The new Upper Midwestern Center of Excellence in Vector Borne Diseases, led by the University of Wisconsin–Madison, this week identified the Asian tiger mosquito, which can spread the Zika virus, for the first time in Wisconsin.
The center identified three individuals of the mosquito, Aedes albopictus, on July 17 from a trap set in Dane County in late June. A $10 million grant by the Centers for Disease Control and Prevention (CDC) to a group of Midwestern universities earlier this year established the center and increased surveillance efforts over last year’s.
The identification of Aedes albopictus does not pose an immediate threat to human health, as multiple factors reduce the likelihood of local transmission of Zika in Wisconsin, according to the Wisconsin Department of Health Services.
“This summer we have a lot more capacity to do more sampling,” says Lyric Bartholomay, a UW–Madison medical entomologist and one of the leaders of the vector disease center. “We set traps all over the southern tier of Wisconsin. One of the traps we had set in Dane County produced this Asian tiger mosquito.”
“This was possible because we have the people and capacity now to do more surveillance,” says Bartholomay, who is a co-director of the new CDC-supported center.
Aedes albopictus had previously been identified sporadically in Minnesota and Northern Illinois. Southern Illinois hosts one of the northernmost established populations of the mosquito. It is currently thought that cold Wisconsin winters help prevent this species from establishing itself in the state. The individuals identified this week might have arrived from interstate travel, possibly hitchhiking on motor vehicles, says Susan Paskewitz, a UW–Madison medical entomologist who leads the vector disease center with Bartholomay.
“As a result of the CDC grant, we were able to ramp up surveillance for many different things,” says Paskewitz, professor and chair of the Department of Entomology. “We are doing more surveillance for West Nile virus as well as targeted surveillance for Zika vectors.”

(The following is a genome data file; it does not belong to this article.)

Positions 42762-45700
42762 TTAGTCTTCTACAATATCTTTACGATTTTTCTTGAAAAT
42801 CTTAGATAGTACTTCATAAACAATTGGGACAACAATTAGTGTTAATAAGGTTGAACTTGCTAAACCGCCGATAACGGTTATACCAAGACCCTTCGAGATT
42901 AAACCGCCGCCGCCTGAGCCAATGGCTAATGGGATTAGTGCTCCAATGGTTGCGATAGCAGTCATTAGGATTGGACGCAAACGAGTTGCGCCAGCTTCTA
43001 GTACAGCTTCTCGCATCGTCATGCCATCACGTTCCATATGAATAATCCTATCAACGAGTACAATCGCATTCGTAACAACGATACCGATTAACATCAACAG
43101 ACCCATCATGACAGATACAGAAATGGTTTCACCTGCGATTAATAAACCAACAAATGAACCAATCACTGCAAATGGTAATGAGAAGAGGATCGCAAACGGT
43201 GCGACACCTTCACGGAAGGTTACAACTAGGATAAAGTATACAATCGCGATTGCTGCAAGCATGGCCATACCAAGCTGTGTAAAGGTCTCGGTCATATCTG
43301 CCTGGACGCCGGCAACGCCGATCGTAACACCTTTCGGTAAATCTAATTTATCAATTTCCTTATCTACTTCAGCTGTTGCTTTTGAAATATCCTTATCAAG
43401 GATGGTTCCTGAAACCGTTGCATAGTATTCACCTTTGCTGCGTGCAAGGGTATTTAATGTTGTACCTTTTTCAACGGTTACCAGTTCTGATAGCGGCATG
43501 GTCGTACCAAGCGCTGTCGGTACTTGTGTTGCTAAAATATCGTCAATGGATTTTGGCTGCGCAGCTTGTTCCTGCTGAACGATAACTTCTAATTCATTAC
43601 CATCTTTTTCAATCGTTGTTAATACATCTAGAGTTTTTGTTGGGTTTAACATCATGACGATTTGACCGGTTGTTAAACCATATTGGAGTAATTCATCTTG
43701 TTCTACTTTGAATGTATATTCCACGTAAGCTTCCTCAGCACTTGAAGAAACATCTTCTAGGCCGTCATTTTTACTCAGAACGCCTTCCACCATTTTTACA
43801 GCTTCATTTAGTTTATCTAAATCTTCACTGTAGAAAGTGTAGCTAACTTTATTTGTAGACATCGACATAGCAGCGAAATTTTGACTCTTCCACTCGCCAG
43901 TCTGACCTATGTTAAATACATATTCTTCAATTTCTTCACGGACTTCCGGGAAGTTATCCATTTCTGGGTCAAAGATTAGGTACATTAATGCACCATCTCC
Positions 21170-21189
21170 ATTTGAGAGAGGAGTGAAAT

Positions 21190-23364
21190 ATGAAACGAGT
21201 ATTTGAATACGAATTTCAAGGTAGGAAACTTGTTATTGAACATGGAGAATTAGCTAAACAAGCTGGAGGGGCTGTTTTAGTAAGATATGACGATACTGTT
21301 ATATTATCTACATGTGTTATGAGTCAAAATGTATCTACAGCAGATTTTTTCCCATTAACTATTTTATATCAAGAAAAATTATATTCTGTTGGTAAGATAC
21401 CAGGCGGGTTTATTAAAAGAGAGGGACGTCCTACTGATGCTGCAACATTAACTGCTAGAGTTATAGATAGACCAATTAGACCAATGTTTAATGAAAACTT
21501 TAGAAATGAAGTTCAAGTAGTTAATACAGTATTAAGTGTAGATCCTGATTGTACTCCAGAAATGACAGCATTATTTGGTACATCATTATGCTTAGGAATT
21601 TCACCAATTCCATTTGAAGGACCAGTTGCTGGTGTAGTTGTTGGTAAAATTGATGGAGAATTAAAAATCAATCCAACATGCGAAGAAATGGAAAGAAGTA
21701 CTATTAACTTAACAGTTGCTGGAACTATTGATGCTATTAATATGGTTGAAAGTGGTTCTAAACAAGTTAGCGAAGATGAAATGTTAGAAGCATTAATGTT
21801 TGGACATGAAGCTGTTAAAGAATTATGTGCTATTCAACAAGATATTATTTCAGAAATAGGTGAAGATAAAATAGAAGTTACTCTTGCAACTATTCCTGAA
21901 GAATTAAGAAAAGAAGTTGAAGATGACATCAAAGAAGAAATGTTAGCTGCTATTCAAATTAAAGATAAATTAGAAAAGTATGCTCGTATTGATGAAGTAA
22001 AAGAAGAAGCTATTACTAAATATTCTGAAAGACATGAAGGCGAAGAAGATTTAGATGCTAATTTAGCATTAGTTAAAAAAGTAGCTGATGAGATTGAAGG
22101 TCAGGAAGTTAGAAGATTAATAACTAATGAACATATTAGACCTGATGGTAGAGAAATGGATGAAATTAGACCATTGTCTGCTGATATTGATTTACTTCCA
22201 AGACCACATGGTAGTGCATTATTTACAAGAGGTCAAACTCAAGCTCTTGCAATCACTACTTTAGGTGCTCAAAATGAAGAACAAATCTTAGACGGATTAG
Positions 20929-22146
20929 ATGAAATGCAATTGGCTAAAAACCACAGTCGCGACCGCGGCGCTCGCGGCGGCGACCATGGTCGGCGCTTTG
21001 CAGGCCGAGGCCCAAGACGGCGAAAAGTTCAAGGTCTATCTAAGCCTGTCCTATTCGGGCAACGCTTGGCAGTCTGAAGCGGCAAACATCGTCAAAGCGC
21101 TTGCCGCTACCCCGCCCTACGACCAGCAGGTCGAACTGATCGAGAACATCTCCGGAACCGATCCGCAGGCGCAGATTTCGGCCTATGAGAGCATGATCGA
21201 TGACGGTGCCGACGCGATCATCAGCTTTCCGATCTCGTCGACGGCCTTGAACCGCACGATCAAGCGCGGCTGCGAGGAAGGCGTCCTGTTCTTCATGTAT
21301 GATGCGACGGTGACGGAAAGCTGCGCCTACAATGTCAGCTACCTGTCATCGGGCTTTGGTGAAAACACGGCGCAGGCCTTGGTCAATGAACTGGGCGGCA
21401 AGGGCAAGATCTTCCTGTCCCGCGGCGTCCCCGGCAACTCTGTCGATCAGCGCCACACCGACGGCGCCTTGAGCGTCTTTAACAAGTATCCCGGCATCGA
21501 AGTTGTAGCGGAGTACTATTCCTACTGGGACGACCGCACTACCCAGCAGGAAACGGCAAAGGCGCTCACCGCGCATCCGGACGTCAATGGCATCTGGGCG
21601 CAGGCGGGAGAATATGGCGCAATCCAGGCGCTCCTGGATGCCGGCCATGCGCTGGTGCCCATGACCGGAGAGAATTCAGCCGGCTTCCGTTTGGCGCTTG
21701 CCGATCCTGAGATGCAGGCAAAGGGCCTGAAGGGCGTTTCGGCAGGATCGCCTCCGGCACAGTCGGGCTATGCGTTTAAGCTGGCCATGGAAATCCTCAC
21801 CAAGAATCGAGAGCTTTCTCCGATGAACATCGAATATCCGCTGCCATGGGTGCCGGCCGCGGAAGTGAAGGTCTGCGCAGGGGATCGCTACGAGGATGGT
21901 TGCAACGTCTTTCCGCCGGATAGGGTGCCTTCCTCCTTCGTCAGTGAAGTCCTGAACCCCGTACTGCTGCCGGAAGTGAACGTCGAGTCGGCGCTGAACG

The vector-borne disease center is designed to educate epidemiologists and to improve the surveillance of and response to vector borne diseases. In addition to vectors that can spread the Zika virus, the center carries out research and surveillance on mosquitoes that can spread West Nile virus, dengue and chikungunya, as well as ticks that spread Lyme disease.
Zika, which is linked to birth defects when acquired by pregnant women, is primarily spread by the Aedes aegypti mosquito, which has not yet been identified in Wisconsin or neighboring states. Risks for infection with Zika in Wisconsin include travel to locations with active transmission or sexual contact with travelers.
So far in 2017, four travel-related Zika infections have been confirmed in Wisconsin, compared with 63 cases throughout 2016. There is no evidence of local transmission of Zika in the state.
“With the number of specimens we’ve found, it’s important to be alerted, but not cause for alarm. We’ve only found three,” says Bartholomay. “So far in the Midwest, Aedes albopictus has not been associated with transmission of Zika virus.”
With long-term support, the center will be monitoring how disease vector populations move throughout the region over time. Identifying trends can help the center mitigate health risks.
“This is a regional center,” says Paskewitz. “We’re now working much more closely with universities and public health partners in Minnesota, Iowa, Illinois and Michigan.”
“We will continue our surveillance into the summer for these vectors.”